Place:Staines, Surrey, England

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NameStaines
Alt namesPontessource: Romano-British Placenames [online] (1999) accessed 17 August 2004
Stanessource: Domesday Book (1985) p 181
TypeTown
Coordinates51.433°N 0.5°W
Located inSurrey, England
source: Getty Thesaurus of Geographic Names


the text in this section is copied from an article in Wikipedia

Staines-upon-Thames, commonly referred to simply as Staines , is a town on the River Thames in the borough of Spelthorne in Surrey, England. Before 1 April 1965 it was in the historic county of Middlesex. The town changed its official name from Staines to Staines-upon-Thames on 20 May 2012.

The town is within the western bounds of the M25 motorway, 17 miles (27 km) west south-west of Charing Cross in London. It is within the London Commuter Belt of South East England, Greater London Urban Area, surrounded in part by the Green Belt. Passing along the edge of the town and crossing Staines Bridge is the Thames Path National Trail.

Parts of the large Staines upon Thames post town are whole villages: Laleham, Stanwell and Wraysbury. The post town includes, due to the long association of Staines Bridge with a medieval causeway (levee) on the opposite bank of the river, half of a large locality of a neighbouring town, Egham, namely Egham Hythe, which contains a significant business area within the county, and some of the town's oldest listed buildings. The town does not exceed 4m above river level, it has no woods but instead has a large number of parks, leisure centres, a football club which has reached the conference level and some multinational research/technology company sites. London Heathrow Airport is centred away and the railway station is a main stop on the London Waterloo to Reading Line.

Contents

History

the text in this section is copied from an article in Wikipedia

Early history

Evidence of neolithic settlement has been found at Yeoveney, on Staines Moor. There has been a crossing of the River Thames at Staines since Roman times. The emperor Claudius sent the Romans into Britain in AD 43, and they settled in Staines the same year. Soon afterwards the first Staines Bridge was constructed to provide an important Thames crossing point on the road from Londinium (London) to Calleva Atrebatum, near the present-day village of Silchester. The name Staines comes from the Old English, and means "[the place at the] stone[s]". The equivalent Roman name was "ad Pontes" ("at the bridges") implying that there was more than one bridge and it is believed that these bridges traversed Church Island.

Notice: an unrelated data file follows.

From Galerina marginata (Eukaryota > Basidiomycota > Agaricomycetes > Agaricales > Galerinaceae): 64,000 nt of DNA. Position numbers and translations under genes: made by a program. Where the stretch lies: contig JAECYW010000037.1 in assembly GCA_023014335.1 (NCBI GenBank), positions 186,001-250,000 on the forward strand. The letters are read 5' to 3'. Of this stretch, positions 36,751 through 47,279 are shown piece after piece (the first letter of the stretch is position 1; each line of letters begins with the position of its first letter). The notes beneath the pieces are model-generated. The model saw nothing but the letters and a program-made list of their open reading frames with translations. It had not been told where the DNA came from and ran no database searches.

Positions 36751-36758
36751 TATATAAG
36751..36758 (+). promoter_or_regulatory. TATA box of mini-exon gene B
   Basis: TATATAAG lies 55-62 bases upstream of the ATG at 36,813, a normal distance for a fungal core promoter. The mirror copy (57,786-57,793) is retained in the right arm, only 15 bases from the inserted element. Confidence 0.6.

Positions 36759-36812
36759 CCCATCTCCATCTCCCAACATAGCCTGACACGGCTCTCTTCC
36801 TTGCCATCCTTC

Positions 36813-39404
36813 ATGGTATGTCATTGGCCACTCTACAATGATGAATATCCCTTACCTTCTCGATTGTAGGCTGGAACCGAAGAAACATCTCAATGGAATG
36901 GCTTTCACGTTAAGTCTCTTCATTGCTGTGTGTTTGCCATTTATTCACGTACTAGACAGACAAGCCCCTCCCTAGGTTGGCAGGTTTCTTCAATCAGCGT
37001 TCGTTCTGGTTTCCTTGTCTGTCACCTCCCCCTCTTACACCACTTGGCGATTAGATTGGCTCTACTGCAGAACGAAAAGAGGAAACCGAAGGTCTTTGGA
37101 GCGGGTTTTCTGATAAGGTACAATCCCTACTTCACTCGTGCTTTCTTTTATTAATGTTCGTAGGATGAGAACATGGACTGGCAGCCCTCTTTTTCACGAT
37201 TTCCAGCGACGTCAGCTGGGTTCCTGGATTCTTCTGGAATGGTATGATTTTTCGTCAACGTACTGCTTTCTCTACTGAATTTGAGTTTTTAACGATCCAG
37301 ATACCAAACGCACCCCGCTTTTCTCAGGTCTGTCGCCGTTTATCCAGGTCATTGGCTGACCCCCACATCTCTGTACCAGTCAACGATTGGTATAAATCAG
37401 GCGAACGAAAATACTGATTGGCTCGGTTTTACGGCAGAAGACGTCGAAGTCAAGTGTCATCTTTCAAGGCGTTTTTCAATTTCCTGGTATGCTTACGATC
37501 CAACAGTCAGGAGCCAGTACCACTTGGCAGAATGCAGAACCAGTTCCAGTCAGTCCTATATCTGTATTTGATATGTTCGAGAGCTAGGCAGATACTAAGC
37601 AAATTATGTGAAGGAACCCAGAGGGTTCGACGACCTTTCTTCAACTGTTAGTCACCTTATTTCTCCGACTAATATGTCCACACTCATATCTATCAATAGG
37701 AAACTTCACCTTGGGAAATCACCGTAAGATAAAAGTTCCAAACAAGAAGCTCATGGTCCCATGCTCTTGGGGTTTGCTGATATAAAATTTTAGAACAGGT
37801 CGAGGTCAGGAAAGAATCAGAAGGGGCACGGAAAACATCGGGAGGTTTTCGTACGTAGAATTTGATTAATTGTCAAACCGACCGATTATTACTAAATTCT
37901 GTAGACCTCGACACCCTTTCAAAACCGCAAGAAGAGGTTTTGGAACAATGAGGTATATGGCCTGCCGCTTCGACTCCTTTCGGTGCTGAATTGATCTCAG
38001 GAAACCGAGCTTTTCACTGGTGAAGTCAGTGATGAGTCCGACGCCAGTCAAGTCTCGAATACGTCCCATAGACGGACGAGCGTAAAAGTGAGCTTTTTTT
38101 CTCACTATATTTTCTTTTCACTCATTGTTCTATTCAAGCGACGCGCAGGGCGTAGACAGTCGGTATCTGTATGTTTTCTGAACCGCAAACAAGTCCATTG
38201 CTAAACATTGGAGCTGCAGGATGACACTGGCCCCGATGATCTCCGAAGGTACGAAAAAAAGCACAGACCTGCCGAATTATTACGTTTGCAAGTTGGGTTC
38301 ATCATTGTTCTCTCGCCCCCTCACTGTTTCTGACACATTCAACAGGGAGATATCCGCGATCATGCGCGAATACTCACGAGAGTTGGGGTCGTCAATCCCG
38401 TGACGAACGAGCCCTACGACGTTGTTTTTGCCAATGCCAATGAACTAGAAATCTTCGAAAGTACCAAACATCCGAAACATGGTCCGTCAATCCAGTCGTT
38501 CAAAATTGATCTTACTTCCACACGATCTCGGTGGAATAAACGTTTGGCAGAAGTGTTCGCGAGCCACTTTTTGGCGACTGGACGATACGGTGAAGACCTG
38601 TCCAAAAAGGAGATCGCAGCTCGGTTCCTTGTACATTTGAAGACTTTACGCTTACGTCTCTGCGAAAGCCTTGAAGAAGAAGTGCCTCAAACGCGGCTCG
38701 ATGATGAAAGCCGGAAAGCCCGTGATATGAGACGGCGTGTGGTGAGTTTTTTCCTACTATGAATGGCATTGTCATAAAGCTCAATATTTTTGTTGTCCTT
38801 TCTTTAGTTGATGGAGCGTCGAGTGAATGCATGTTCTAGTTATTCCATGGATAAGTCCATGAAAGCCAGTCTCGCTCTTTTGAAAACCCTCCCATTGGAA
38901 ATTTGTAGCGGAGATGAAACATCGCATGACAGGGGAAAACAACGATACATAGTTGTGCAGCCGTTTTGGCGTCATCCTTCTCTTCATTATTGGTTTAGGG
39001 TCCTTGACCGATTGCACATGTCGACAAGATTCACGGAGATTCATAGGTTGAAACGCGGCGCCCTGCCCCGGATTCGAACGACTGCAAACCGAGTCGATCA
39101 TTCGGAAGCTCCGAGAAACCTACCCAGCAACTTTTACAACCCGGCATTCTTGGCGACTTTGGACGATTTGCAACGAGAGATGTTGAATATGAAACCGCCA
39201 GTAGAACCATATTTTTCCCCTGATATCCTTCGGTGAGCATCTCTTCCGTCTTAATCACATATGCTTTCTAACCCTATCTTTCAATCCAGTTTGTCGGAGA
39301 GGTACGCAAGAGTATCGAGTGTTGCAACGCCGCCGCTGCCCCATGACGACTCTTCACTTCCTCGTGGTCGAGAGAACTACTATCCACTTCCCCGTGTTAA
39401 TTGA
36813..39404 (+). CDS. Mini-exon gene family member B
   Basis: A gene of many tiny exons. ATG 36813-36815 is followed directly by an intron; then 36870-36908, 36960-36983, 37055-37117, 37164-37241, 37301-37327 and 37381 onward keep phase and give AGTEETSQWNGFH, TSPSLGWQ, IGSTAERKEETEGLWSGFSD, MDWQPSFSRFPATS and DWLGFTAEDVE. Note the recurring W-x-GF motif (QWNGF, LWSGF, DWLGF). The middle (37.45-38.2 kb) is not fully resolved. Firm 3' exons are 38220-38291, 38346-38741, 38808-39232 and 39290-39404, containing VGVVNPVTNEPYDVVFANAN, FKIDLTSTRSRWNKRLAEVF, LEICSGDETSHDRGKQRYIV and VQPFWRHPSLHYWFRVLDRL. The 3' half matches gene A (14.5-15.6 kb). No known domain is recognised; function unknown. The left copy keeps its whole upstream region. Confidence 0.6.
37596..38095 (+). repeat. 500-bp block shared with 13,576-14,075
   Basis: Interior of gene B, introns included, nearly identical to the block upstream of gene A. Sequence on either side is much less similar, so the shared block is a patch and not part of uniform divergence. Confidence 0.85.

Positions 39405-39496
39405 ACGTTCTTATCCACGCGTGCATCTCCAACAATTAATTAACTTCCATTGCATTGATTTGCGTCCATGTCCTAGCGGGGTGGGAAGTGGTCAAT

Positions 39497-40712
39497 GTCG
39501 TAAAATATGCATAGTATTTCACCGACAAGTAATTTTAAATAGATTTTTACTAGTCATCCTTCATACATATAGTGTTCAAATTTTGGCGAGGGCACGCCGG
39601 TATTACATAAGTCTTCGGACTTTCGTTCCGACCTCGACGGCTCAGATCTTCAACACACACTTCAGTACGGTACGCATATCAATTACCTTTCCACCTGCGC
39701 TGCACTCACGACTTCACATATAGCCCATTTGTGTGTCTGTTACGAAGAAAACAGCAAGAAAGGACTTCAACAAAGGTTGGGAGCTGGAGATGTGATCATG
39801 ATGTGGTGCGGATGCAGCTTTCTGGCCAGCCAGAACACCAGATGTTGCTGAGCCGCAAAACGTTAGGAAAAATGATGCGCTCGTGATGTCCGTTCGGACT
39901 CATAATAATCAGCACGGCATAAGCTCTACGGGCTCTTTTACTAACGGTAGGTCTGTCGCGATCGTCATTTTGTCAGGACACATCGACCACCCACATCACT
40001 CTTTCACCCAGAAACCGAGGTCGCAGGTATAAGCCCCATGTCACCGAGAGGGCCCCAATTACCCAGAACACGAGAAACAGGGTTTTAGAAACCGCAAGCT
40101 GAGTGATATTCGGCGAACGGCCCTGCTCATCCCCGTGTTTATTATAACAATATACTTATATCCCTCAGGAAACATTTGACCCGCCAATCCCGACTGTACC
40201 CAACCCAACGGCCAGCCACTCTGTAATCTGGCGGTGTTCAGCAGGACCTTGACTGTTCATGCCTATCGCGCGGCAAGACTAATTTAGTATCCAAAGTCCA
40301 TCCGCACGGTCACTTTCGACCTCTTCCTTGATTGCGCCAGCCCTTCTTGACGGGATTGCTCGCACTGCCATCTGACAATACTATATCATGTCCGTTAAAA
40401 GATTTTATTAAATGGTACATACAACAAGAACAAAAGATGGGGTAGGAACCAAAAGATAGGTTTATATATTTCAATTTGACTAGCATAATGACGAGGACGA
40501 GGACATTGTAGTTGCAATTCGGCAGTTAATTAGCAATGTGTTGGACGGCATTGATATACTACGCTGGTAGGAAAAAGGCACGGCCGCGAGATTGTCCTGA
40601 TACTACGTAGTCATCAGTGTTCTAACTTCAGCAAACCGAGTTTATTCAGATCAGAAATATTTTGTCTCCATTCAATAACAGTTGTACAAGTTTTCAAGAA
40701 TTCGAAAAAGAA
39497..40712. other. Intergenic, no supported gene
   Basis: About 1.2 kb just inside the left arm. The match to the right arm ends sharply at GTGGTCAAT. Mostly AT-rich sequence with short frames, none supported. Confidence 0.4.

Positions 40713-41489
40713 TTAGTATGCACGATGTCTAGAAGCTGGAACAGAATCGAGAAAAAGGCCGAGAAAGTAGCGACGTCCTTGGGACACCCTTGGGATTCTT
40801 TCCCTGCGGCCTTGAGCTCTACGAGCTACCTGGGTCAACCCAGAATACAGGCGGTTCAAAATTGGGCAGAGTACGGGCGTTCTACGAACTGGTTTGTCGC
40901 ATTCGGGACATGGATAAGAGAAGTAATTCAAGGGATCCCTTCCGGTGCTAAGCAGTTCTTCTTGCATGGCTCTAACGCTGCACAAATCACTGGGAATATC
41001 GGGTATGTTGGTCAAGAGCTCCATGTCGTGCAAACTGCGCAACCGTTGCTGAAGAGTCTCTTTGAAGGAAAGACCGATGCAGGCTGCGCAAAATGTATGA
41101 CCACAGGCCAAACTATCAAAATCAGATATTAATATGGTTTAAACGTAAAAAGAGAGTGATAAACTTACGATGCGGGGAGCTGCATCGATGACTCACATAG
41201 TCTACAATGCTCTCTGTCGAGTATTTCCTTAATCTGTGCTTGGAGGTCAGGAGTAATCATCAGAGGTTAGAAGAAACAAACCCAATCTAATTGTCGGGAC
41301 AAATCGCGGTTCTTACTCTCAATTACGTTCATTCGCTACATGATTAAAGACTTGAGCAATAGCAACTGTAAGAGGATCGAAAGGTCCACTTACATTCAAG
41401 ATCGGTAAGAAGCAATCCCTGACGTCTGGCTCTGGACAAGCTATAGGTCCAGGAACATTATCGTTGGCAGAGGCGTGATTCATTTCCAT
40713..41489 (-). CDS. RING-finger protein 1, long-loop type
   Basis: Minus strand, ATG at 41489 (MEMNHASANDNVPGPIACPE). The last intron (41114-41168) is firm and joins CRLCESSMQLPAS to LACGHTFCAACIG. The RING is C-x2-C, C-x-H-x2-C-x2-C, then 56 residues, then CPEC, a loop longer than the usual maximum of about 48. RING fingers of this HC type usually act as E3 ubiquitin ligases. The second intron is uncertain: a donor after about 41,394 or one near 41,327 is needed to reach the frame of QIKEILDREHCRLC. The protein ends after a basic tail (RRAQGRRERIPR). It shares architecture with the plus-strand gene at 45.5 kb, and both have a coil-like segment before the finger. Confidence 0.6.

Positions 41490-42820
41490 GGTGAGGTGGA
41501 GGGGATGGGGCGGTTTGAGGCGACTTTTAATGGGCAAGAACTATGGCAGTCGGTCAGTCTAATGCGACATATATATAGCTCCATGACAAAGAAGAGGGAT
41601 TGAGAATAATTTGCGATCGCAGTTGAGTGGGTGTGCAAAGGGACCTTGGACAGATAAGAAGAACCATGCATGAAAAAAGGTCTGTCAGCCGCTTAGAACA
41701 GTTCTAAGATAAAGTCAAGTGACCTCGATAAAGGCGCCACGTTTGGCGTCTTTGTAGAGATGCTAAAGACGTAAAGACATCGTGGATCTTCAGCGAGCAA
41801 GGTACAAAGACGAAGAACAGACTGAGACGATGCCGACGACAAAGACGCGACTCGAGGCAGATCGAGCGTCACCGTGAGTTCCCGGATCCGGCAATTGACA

Staines, albeit spelt Stanes, appears in the Middlesex section of the Domesday Book of 1086, as a property held by Westminster Abbey. It was stated to occupy 19 hides of land, and had 6 mills worth £3 4s 0d, 2 weirs worth 6s 8d, 24 ploughs, meadows for 24 ploughs, and some cattle. It rendered £35.

A border stana, or stone, on the bank of the River Thames, dated 1280, still remains, indicating the western limit of the City of London's jurisdiction over the Thames. (Although familiarly known as the 'London Stone', it is not to be confused with the more famous - and probably more ancient - London Stone in Cannon Street in the City of London).

The barons assembled at Staines before they met King John at Runnymede in 1215, and Stephen Langton held a consecration there shortly after the sealing of Magna Carta. Sir Thomas More was tried in 1535 in a Staines public house, to avoid the outbreak of plague in London at that time. Kings and other important people must have passed through the town on many occasions: the church bells were rung several times in 1670, for instance, when the king and queen went through Staines.

Between 1642 and 1648 during the Civil War, there were skirmishes on Staines Moor and numerous troop movements over Staines Bridge. The parish remained largely agricultural until the mid-19th century.[1]

Modern history

Staines was a regular staging post with coaching inns. It was used for an overnight horse change on The Trafalgar Way in 1805, announcing the victory over the combined French and Spanish fleet and the death of Nelson.

The Church of England lost in the 19th century all its secular maintenance and relief functions (run by the vestries) nonetheless as Staines's local government is unparished, the parish boundary of the village of Laleham is the one used in road signs and official naming. Stanwell, forming its own wards, lost land in and around Leaside, north of the River Ash in the 20th century to Staines.